John Hicks

I was told I had been comatose. Not unconscious. Comatose. For three weeks.

I’m still not sure whether I was in a coma because a lawn tractor had bounced off my head, or because they had pumped me full of industrial-strength dope to keep me from moving around, or both.

I tried to get some specific answers about what had been going on while I was insensate, but it was the same doc-speak every time.

Potentially lethal head trauma. You’re a very lucky man. The surgery went well. No infection. Lucky for you. You were immobilized for your own good for a reasonable period of time. You should anticipate a full recovery. You’re a very lucky person.

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Tom Long

Dark clouds hang over White Sox Nation.

The final indignity of a season of disappointments will likely soon come, with the contract of stellar lefthander Mark Buehrle expiring today with the end of the 2011 season. With the Sox poised to go into rebuilding mode, it is doubtful the free agent pitcher is part of the team plans moving forward. And that is a shame.

Over the past 11 seasons, Buehrle has been hands-down my favorite player in baseball. For a fan who treats baseball like his religion, this off-season is going to hurt. Last night’s performance — 7 innings, no runs, no walks and pitching out of jams caused by two errors — was typical of the man who can barely hit 89 MPH on the radar gun, yet has consistently fooled the best hitters in baseball with his great control and ability to throw first-pitch strikes. A tater served up by reliever Jesse Crain was the only run allowed in a hollow 2-1 victory.

Derek Bridges

A few years ago I started noticing many of my photos were getting uploaded to Wikimedia Commons–which was perfectly legit as I’d uploaded them to flickr using a Creative Commons license that allowed anyone to use my images so long as I received attribution. The Wikimedia uploads, mostly pictures of musicians, second line parades and politicians, were diligently attributed to me and increased the likelihood someone would see them. I liked the idea there was some guy out there who thought my photos were worth the effort–his effort, slight as it may have been.

At some point I finally connected that the guy uploading my pics to Wikimedia was one of my flickr contacts, Infrogmation. I poked around and found he was quite active in Wikimedia and Wikipedia, and judging by some of his photos, he seemed to play a little trombone. He didn’t shoot with a high end camera but he had a decent one (Canon PowerShot) and a patient eye and he covered a lot of ground (a good example of his dogged work is his series documenting Banksy’s graffiti art around New Orleans). He also uploaded photos he inherited of family members from the 1920s and 1930s and he had a good feel for oddball but revealing historical ephemera:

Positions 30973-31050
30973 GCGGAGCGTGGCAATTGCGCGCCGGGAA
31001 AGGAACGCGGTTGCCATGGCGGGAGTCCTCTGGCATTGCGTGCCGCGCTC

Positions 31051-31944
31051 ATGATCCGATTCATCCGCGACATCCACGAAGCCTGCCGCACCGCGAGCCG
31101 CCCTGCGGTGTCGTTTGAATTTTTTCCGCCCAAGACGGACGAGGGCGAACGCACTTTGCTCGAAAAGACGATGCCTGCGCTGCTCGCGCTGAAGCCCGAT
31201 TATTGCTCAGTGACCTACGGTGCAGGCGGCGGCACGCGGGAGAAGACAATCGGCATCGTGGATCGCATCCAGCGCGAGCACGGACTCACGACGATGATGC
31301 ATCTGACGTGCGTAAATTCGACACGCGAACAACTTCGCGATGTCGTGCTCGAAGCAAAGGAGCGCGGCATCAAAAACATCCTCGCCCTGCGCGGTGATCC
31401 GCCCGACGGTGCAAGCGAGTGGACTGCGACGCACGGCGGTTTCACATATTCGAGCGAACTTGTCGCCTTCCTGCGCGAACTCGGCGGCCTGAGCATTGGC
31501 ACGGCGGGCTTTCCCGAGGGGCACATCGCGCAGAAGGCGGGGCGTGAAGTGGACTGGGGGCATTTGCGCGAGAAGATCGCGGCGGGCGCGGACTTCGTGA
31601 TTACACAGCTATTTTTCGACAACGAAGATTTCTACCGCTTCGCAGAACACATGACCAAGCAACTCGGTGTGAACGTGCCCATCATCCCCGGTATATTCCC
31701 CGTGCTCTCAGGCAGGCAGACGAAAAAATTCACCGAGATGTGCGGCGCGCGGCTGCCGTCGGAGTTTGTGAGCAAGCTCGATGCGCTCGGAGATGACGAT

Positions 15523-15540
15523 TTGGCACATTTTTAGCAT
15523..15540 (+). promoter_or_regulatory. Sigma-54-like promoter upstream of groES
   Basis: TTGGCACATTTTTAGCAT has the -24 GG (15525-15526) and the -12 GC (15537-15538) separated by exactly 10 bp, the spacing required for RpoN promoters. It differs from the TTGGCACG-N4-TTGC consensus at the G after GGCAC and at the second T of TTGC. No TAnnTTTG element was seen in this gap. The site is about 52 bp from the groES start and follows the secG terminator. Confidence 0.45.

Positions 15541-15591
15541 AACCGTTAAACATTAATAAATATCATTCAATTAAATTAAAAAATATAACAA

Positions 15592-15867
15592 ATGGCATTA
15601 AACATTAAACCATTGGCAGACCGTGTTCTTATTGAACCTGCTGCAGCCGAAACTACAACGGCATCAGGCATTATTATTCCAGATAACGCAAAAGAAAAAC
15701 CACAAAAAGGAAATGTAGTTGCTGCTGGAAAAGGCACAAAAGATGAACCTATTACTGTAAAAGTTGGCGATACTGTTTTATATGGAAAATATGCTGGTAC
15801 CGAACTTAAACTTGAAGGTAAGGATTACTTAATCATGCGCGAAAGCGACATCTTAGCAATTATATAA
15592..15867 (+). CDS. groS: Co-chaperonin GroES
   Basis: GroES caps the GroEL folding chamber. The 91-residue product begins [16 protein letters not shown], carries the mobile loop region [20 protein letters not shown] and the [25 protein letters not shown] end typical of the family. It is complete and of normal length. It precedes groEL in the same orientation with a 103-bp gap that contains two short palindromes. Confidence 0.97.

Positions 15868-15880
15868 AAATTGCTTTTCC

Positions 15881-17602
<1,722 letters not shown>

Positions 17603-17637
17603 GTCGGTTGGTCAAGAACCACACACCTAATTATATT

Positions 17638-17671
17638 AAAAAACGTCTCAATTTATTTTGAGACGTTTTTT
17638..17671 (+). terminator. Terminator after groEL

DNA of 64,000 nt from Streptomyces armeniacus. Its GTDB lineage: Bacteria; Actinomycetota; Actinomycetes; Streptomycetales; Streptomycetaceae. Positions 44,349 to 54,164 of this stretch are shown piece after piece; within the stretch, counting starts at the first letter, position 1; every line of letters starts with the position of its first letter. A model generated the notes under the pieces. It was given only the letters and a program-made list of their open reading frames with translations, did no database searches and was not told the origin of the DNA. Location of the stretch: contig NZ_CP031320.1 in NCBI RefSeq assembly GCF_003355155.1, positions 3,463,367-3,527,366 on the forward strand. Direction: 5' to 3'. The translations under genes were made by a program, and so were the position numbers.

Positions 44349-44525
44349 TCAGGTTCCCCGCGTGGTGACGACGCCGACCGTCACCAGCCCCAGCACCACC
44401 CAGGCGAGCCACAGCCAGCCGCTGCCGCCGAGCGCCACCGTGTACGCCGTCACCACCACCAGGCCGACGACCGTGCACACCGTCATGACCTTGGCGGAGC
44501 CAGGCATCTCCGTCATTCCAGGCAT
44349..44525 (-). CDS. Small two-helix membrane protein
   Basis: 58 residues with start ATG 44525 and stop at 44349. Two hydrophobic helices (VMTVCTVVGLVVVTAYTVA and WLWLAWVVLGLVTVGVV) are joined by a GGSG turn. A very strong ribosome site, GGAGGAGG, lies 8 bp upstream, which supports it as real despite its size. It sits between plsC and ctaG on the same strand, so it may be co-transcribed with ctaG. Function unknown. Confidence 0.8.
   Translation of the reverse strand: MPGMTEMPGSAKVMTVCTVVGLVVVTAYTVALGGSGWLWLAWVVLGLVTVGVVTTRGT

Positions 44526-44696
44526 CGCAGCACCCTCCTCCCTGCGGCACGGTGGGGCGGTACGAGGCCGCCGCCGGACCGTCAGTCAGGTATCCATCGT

Derek Bridges

From Subversive Sounds: Race and the Birth of Jazz in New Orleans by Charles B. Hersch (University of Chicago Press, 2008, pages 180-182):

The small group transformation of ragtime through the blues tradition, hauling it onto the streets where it marched, can be seen in a performance of High Society Rag by King Oliver’s Creole Jazz Band, featuring a young Louis Armstrong. This tune defined New Orleans jazz, for as Lee Collins put it, ‘at that time when you heard a clarinet play High Society you didn’t ask him where he was from. You knew he was from New Orleans …’


John Hicks

I called Mr. George again this morning. Mr. George is a plumber. We are fairly well acquainted. My life is an interminable episode of Green Acres.

Someone answered after a few rings.


I thought maybe the voice was too young to be Mr. George’s voice. It sounded like it could be his assistant, whose name I had forgotten. It was very early and I had had no coffee. When you wake up and find Lake Michigan in your front yard, you become preoccupied.

“Hey, uh, there. This is John Hicks out on Coburn Mountain Road. How y’all doing?”

At such times I employ the local dialect. John becomes Junn, doing becomes doon, etc. I have solid hillbilly genes and several years in-country. Someday I will rotate back to the world and speak like Sir Laurence Olivier.

Cynthia Daffron

Bear!This weekend, while on a peaceful hike in Shenandoah, I saw another hiker scrambling back up the path, eyes wide. He slowed down when he saw me, and explained in a breathless North Carolina accent, “Bear! There’s a bear just around the bend. I’m not kidding!”